• Hissing, Gnashing, Piercing, Cracking: Naming Vowels in Medieval Hebrew

    Author(s):
    Nick Posegay (see profile)
    Date:
    2021
    Group(s):
    Early Medieval, Hebrew Bible / Old Testament
    Subject(s):
    Hebrew bible, Hebrew language, Hebrew studies, Judeo-Arabic, Comparative semitic linguistics, Hebrew, Linguistics
    Item Type:
    Book chapter
    Tag(s):
    Biblical Hebrew, Semitic languages
    Permanent URL:
    http://dx.doi.org/10.17613/n568-eg98
    Abstract:
    The modern names for the Hebrew vowels (qameṣ, pataḥ, segol, ṣere, ḥiriq/ḥireq, ḥolem, shuruq/shureq, qibbuṣ/qubbuṣ) are derived from a variety of medieval sources. The pair of qameṣ and pataḥ are the oldest, both having evolved in the earliest stages of Masoretic analysis of vocalisation. The remaining names are products of three different conventions. Ṣere, ḥiriq, ḥolem, and shuruq descend from four Aramaic technical terms that described the physical articulation of vowel phonemes during the ninth century. Additionally, segol describes the shape of its three-dot vowel sign in the Tiberian pointing tradition, while qibbuṣ is a Hebrew calque of an Arabic grammatical term. This article traces the evolution of these terms during the early medieval period alongside other vowel names that have not survived to the modern day. This article is part of New Perspectives in Biblical and Rabbinic Hebrew (eds. Aaron D. Hornkohl and Geoffrey Khan). The entire book can be downloaded for free here: https://www.openbookpublishers.com/product/1392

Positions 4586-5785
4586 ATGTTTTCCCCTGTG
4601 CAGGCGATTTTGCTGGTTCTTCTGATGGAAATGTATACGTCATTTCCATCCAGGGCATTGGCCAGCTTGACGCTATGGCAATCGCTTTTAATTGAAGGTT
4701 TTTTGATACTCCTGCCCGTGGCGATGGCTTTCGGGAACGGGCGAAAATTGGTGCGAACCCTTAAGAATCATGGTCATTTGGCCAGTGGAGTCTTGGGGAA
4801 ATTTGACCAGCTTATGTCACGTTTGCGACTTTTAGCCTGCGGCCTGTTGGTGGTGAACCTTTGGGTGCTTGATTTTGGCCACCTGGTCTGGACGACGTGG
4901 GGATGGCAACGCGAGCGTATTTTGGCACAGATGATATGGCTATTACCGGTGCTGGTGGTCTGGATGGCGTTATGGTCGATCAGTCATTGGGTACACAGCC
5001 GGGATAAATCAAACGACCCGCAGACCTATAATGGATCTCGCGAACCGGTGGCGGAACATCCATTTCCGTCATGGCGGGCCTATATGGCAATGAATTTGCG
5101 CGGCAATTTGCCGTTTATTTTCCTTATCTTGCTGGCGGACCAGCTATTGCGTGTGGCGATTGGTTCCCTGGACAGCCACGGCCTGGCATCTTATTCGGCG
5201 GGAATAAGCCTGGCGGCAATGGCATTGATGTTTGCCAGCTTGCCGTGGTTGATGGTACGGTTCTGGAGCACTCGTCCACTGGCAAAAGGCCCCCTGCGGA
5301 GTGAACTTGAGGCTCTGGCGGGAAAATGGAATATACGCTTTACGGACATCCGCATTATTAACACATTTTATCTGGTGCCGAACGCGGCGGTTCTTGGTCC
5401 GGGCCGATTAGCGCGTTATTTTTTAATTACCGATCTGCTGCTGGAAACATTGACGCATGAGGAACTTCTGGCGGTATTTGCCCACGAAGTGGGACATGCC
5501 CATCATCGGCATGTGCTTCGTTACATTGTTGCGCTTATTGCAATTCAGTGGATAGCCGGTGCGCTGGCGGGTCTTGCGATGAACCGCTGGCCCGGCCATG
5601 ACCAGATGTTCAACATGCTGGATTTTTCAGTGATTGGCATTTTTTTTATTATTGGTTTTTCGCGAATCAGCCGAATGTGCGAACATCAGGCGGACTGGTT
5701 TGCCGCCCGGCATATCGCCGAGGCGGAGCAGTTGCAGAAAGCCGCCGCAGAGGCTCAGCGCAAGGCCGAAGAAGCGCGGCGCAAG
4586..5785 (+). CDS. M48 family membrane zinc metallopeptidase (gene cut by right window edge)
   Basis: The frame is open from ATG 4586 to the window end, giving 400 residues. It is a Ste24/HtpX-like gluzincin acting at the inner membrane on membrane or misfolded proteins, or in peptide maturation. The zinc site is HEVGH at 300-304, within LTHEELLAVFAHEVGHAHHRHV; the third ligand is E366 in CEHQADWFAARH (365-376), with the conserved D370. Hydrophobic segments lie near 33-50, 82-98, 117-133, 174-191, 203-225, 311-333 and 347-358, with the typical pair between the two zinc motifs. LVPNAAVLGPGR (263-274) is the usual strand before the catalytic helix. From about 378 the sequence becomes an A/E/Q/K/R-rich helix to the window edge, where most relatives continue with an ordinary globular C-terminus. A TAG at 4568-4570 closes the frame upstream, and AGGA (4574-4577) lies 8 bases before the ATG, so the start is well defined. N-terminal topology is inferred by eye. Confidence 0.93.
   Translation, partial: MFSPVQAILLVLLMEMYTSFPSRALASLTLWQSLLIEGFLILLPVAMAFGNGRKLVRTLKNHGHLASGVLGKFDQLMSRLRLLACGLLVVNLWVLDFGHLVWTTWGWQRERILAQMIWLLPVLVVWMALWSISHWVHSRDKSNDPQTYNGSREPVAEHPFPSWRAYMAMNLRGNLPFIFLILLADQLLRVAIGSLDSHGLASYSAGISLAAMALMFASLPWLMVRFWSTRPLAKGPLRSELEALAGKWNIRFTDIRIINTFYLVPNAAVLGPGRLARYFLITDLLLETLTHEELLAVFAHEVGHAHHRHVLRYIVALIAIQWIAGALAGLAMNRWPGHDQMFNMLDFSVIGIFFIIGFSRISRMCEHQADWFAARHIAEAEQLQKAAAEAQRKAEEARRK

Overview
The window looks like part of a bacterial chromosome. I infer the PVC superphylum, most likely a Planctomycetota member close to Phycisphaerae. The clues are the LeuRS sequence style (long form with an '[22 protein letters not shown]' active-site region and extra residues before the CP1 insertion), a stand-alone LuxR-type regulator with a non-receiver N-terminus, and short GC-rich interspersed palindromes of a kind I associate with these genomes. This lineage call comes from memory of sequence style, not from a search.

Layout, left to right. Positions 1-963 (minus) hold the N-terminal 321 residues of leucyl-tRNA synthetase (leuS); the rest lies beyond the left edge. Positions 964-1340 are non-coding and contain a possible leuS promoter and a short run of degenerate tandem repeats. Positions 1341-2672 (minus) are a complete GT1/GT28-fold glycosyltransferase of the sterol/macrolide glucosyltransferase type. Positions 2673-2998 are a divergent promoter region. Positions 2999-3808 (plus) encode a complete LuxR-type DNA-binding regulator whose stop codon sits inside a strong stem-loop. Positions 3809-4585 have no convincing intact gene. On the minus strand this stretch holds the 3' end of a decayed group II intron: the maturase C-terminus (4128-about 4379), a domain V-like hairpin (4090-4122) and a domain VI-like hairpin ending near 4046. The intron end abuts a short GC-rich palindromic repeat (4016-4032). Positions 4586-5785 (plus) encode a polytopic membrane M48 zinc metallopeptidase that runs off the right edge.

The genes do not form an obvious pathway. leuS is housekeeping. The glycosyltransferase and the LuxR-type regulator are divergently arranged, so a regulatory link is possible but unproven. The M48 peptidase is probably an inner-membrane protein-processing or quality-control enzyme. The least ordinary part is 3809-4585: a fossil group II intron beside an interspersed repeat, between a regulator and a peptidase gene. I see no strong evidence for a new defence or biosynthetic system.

Metadata:
    Published as:
    Book chapter    
    Status:
    Published
    Last Updated:
    2 weeks ago
    License:
    All-Rights-Granted
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